Topics: Mathematical Language

Understand it well yourself, and use it naturally (and correctly) in communication when you need it, in a rich enough context so that students can “figure out” the meaning from context, just as you might expect them to figure out the meaning of a new word that occurs in the middle of a story. A “rich enough context” might be one in which you are pointing to examples and non-examples, or it might contain other clues that help students get an idea of the meaning of the word.

Only *after* a word is “sort of clear” can you then try to make its meaning more explicit with more examples, descriptions, or definitions.

Young children acquire vocabulary at an astonishing rate — a full 50% of what will be their adult vocabulary by the age of five! They do that *entirely from use in context*. New words are acquired extremely rarely from a definition and *never* solely from one. (Adults can get some words from definitions, but even adults learn new words and meanings mostly from context and usage *first*, which is why the glossary entries on this site give, along with definitions, correct (and, where appropriate, incorrect) usage. Some “Developing Mathematical Language” sections in *Think Math!* suggest teaching strategies other than “saying what the word means” — strategies for just using the new word (with *no* explanation) until students are using it, too, and only *then* clarifying the meaning formally with other words (that is, through discussion and/or definition).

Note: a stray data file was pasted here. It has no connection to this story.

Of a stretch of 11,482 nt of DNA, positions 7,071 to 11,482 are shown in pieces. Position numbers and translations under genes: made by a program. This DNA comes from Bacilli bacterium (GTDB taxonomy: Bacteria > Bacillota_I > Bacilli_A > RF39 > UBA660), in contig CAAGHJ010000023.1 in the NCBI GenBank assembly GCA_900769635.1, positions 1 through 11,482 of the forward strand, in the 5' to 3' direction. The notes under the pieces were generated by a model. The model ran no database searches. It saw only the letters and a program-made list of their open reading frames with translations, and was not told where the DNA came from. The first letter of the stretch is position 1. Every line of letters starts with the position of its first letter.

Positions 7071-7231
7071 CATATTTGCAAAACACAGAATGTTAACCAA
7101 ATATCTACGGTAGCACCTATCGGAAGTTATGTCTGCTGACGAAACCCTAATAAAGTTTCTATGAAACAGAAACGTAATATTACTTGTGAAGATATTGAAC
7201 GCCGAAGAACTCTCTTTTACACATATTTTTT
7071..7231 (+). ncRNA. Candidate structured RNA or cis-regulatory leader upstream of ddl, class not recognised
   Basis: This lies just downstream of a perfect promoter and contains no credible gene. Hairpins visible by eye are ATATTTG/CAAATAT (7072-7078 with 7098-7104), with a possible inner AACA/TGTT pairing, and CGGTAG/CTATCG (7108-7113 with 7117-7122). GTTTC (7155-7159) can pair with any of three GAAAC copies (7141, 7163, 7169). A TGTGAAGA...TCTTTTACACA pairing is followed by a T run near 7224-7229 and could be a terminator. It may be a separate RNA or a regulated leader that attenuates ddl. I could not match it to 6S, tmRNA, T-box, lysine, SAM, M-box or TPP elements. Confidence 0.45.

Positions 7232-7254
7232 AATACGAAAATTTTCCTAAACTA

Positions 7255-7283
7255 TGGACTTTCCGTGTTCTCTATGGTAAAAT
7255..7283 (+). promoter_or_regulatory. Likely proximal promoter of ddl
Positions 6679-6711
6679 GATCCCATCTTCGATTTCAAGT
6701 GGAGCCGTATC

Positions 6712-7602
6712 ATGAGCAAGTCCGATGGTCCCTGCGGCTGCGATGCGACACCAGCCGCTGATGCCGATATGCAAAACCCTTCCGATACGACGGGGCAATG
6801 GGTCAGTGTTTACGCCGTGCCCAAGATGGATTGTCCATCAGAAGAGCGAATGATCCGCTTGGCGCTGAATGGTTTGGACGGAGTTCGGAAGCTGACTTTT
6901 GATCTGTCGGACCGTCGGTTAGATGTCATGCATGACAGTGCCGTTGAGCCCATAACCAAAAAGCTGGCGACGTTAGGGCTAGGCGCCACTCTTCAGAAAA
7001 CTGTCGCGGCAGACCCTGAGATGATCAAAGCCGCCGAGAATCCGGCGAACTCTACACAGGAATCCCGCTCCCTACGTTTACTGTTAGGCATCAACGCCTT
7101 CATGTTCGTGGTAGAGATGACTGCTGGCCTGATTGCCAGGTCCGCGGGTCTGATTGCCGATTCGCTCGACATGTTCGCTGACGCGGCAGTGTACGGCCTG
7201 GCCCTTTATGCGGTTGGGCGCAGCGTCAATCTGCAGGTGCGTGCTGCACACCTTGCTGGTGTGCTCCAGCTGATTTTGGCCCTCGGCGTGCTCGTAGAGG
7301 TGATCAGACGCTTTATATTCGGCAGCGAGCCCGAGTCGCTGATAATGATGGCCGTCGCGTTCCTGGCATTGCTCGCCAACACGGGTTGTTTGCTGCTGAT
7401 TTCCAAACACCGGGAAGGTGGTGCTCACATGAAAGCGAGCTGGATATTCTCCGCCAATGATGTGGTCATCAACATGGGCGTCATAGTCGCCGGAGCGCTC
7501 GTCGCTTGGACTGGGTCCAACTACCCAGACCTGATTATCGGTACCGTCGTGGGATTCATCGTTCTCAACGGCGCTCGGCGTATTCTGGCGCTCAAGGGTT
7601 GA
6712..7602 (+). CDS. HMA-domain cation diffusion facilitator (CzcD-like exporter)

In everyday conversation, definitions are of little real help. Try to think, for example, how you’d define “chair” to include all the different kinds of objects, wooden, plastic, stuffed, formal, etc., that are “chairs.” Or how to define “cat.” And look in a dictionary to see how much you must already know in order to understand the definition! For casual use, context and experience are enough for us to “get the idea” without being able to give formal definitions. And when definitions are looked up *before* a child has the general idea, we get strange results. The child looks up “extinguish,” sees it means “put out,” and writes “before I go to bed each night, I extinguish the cat.”

In mathematics, definitions are essential, because examples, alone, can’t ever nail down meanings precisely enough for the careful use mathematics makes of words. Even so — and especially in elementary school — definitions really don’t quite “work” until one *mostly* understands anyway. Only then can a definition help clean up the details, *refining* and *making precise* what one already knows in a fuzzy and approximate way. And even then, in elementary school it is generally hard to get a definition precise enough to do the job without using words and ideas that the child doesn’t know!

Definitions are problematic when they are presented first, but they eventually become important.